Is it just me, or is the email urging you to write 'New Zealander' in the ethnicity box for the Census circulating primarily amongst... Pakeha New Zealanders? Quelle surprise. I guess people who have a burning need to deny their ethnicity are predominantly white, and they know it.
I mean, the Herald got the email from 'several sources', whereas I only got it once, and not from anyone I actually know. It's only just today come up on the Aotearoa Ethnic Network webring, and that's because of the Herald article. Funny, all those hundreds of influential people on AEN with ethnicities just ripe for discarding, and nobody thinks to forward the 'New Zealander' email to us directly! Geez, some inclusive non-ethnic ethnicity this 'New Zealander' thing is turning out to be.
PA reader Aaron kindly forwarded the ridiculous thing to me a few weeks ago, while I was still in a dumpling coma, and also included his informed comments that he sent in response. It seems that the email has by now mutated from the reactionary ignorance of its original form, which you can witness below, possibly because of feedback such as his. Either that or it's a completely separate email. The new one seems to not only categorise 'New Zealander' as an ethnic group, but 'proud New Zealander' as an ethnic group (therefore, if you don't put 'New Zealander' as your ethnicity, I guess you're not proud of being one). Anyway, this is what I received.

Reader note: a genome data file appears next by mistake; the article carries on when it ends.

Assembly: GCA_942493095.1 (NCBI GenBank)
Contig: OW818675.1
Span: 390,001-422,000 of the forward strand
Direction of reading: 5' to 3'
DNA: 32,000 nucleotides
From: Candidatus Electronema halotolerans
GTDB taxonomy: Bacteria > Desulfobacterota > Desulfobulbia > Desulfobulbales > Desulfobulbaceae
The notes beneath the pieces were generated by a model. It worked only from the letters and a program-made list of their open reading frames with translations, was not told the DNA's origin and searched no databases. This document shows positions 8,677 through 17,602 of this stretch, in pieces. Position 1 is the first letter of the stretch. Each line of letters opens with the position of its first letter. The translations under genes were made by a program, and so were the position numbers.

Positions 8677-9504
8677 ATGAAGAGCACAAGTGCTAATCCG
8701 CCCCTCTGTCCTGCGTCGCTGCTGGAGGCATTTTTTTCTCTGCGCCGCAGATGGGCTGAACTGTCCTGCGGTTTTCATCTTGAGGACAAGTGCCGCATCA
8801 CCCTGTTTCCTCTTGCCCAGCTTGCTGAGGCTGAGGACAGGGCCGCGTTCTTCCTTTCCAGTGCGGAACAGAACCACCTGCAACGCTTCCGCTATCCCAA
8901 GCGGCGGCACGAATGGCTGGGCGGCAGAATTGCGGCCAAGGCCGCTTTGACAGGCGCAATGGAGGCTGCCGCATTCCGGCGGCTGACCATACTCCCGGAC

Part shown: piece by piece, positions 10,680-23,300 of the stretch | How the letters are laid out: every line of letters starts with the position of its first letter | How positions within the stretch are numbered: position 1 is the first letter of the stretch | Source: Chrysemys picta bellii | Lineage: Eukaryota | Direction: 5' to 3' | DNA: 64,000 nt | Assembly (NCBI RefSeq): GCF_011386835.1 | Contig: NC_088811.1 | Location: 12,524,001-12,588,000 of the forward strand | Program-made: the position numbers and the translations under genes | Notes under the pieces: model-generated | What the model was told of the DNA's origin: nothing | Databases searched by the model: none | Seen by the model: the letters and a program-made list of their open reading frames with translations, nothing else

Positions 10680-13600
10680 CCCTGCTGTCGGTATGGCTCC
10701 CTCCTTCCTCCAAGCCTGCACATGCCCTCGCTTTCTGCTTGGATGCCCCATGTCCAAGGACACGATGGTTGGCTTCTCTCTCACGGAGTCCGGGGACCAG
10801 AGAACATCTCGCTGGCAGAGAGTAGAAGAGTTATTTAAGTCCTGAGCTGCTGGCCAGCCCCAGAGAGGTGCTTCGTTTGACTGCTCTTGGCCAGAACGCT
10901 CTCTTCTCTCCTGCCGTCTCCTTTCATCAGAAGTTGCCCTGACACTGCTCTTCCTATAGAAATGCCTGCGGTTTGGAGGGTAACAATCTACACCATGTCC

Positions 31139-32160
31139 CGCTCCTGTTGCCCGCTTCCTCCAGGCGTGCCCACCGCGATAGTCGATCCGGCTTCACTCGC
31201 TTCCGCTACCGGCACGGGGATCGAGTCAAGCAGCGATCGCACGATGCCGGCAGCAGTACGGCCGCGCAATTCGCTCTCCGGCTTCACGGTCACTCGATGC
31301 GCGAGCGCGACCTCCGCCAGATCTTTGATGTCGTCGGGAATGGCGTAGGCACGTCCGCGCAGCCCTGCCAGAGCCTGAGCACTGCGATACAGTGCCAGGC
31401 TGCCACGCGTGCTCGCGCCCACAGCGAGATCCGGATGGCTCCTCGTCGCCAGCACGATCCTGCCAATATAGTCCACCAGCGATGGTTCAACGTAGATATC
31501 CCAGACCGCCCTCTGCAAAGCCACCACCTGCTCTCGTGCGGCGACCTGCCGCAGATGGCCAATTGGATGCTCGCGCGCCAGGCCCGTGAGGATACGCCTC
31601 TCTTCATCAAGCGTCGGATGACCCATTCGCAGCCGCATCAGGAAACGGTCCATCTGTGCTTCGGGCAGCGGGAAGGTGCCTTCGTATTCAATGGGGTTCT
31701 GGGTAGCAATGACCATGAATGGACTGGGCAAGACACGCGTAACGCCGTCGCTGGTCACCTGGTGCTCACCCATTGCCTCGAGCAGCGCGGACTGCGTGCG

March the 7th is the day that New Zealand is holding a census. So what you might ask. Well remember last census, there were 1000 plus New Zealanders that thought it was important that they put down that their religion was a 'Jedi Knight', as it only that's 1000 people to make a change.
What I am asking you guys to do is, when you are asked what ethnicity you are you are given a range of choices from New Zealand Maori (which is cool) or pacific Islander (which is cool also) and/or New Zealand European or Pahkiha which too is cool - if you are one.
Pahkiha' means 'white pig' or 'White meat' depending on which end of the island you come from.